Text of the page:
Jolie is really good in those kinds of roles since she is not only performing stunt work and running around with guns while looking stunning, but she also plays the character straight and with emotion. Sometimes Salt is fearless, sometimes she fears for the life of a person close to her, and when things don’t work out, she gets angry and empties her gun on a bullet-proof window. It doesn’t damage the window, but she calms down and finds a way into the room.

In this age of terrorism it is a welcome change of pace to have Russian spies as villains once more. There is even a Russian who has a knife in his shoe, just like in “From Russia with Love” the second Bond movie.

One minor quibble though: in the movie’s trailer, you clearly see clips from a sex scene involving Jolie and presumably, her onscreen husband (August Diehl). Sadly, these scenes were apparently deleted from the theatrical release. Why? If you make a movie with Angelina Jolie as a sexy spy and you film a sex scene, let the audience enjoy it, don’t make them wait for the DVD. Who cares if it is gratuitous, this whole movie is a gratuitous treat filled with violence, stunts, and spies. By all means, add a sex scene to the spy thriller.   

Comments

Popular posts from this blog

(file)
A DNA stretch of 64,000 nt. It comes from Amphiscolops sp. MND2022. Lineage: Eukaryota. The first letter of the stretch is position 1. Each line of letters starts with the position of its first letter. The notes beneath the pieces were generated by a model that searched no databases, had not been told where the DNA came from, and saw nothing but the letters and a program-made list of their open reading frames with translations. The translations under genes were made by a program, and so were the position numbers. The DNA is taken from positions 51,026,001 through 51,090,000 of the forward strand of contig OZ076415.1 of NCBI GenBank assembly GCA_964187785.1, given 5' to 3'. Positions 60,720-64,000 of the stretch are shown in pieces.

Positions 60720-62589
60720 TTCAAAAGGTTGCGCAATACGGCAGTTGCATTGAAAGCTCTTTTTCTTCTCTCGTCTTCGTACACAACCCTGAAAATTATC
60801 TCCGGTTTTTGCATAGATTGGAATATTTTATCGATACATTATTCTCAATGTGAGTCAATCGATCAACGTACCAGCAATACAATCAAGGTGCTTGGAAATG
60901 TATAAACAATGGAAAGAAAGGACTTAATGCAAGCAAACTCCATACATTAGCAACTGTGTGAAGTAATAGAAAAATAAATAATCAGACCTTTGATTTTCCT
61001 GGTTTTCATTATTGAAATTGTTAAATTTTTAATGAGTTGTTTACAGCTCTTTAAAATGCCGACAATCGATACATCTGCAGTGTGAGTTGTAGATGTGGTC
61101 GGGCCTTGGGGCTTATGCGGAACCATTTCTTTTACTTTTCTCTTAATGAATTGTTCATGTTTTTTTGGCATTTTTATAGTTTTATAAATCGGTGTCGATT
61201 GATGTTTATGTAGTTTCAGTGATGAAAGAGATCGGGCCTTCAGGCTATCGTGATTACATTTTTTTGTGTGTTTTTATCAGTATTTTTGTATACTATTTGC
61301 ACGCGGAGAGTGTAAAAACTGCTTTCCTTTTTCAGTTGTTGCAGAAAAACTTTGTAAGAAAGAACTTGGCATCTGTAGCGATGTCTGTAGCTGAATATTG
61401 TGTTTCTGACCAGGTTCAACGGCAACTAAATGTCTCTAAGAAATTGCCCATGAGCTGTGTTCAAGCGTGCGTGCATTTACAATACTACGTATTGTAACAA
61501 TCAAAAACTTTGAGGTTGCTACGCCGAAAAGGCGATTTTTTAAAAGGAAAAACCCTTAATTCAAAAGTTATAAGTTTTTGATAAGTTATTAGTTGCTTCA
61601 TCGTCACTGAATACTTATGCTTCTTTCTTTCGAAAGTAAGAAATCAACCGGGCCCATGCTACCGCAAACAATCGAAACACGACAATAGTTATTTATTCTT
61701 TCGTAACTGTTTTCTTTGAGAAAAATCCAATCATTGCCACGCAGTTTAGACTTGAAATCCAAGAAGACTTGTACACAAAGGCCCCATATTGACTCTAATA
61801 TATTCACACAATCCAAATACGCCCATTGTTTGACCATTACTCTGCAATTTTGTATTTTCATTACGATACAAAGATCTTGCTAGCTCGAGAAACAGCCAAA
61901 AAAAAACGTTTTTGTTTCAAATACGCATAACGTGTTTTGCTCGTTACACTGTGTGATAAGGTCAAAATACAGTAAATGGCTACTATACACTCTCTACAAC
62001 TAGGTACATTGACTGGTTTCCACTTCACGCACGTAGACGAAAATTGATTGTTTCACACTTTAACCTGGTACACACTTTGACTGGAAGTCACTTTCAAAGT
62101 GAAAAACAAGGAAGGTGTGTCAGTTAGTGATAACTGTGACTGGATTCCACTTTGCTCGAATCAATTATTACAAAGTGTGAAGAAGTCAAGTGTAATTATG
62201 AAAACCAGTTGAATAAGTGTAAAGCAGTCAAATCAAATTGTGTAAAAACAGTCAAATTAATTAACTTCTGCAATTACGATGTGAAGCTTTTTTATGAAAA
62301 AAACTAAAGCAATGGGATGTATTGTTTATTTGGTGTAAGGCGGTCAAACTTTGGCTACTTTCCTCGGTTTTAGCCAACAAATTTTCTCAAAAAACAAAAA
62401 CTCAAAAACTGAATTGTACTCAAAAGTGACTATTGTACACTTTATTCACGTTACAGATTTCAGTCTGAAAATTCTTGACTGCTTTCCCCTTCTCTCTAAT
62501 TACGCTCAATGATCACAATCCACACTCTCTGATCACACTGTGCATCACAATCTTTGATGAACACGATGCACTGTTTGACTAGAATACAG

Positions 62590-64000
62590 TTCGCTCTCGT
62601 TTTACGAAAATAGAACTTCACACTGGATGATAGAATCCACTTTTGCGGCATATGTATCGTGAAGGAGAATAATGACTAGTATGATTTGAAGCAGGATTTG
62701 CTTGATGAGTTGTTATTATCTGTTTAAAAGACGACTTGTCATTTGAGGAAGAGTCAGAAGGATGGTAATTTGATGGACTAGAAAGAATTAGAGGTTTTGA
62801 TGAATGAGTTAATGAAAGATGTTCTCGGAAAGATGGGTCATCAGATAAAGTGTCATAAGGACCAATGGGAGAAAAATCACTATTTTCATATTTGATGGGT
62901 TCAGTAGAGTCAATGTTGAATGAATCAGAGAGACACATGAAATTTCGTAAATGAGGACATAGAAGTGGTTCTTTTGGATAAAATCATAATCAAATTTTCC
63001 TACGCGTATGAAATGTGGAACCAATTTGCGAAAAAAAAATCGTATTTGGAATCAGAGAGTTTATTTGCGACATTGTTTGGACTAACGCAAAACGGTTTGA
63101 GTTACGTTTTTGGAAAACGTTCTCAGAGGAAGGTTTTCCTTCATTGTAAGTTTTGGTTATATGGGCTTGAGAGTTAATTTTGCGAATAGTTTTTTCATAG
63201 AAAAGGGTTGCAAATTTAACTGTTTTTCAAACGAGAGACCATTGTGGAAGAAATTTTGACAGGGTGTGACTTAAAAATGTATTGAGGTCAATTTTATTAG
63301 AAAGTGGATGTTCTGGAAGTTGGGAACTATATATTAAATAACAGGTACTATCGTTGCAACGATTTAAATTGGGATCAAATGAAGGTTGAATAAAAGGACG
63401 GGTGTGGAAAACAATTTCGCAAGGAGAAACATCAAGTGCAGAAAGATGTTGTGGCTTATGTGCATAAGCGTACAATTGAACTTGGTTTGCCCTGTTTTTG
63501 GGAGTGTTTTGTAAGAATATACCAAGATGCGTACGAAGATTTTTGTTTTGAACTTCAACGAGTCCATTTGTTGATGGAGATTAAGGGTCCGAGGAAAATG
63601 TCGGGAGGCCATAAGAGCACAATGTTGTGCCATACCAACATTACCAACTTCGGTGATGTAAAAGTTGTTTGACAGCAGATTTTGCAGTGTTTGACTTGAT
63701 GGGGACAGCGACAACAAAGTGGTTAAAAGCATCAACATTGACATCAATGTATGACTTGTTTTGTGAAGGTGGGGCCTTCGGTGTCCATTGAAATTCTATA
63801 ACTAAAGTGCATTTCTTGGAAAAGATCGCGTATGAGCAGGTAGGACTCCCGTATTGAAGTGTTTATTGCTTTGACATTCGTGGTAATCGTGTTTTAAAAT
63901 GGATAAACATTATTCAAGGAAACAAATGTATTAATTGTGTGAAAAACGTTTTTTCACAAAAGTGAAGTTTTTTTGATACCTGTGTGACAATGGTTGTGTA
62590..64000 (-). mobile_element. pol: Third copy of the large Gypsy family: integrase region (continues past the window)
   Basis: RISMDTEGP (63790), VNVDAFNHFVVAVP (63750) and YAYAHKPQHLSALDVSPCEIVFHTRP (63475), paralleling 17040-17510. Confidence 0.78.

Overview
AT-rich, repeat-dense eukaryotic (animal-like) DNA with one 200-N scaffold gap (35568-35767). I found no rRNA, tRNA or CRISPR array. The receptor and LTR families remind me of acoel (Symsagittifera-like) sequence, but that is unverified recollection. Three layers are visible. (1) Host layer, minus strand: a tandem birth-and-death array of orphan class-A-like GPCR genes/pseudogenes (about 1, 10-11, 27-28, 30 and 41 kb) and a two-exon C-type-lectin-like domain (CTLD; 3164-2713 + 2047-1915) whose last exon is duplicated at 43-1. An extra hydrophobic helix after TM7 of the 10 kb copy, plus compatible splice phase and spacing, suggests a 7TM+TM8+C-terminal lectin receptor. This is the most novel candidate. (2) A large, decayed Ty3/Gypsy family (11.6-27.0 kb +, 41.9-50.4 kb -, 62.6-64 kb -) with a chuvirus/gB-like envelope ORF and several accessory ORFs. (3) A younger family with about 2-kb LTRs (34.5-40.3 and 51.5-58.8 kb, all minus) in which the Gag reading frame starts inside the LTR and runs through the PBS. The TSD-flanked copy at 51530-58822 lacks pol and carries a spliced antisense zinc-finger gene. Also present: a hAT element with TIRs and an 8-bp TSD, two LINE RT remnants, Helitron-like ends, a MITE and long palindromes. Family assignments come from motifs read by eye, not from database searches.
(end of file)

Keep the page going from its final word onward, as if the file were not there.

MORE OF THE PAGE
Empire Magazine (2008) Greatest Movies List - #77: Spartacus

Spartacus (1960) is an interesting movie in Stanley Kubrick's filmography because it doesn’t really feel like a Stanley Kubrick movie. I don’t exactly know why, but his signature style doesn’t seem to be present unlike in classics such as The Shining, A Clockwork Orange, or Dr. Strangelove. It does however feel like one of those big sword-and-sandals epics in which you have British thespians acting as Roman politicians with the occasional big battle sequence. In that respect it is spectacular and features Kirk Douglas at his best as the titular hero.
The story of the rebel slave Spartacus has inspired a bloody and sexy TV series (so far unseen by me, but I hear it’s great) and the story behind how it was made is one of those cases of life imitating art. The Bryan Cranston film Trumbo tells how screenwriter Dalton Trumbo was blacklisted in Hollywood during the 1950s for his communist beliefs and had to rebel against the system by writing screenplays for cheap movies under a fake nam…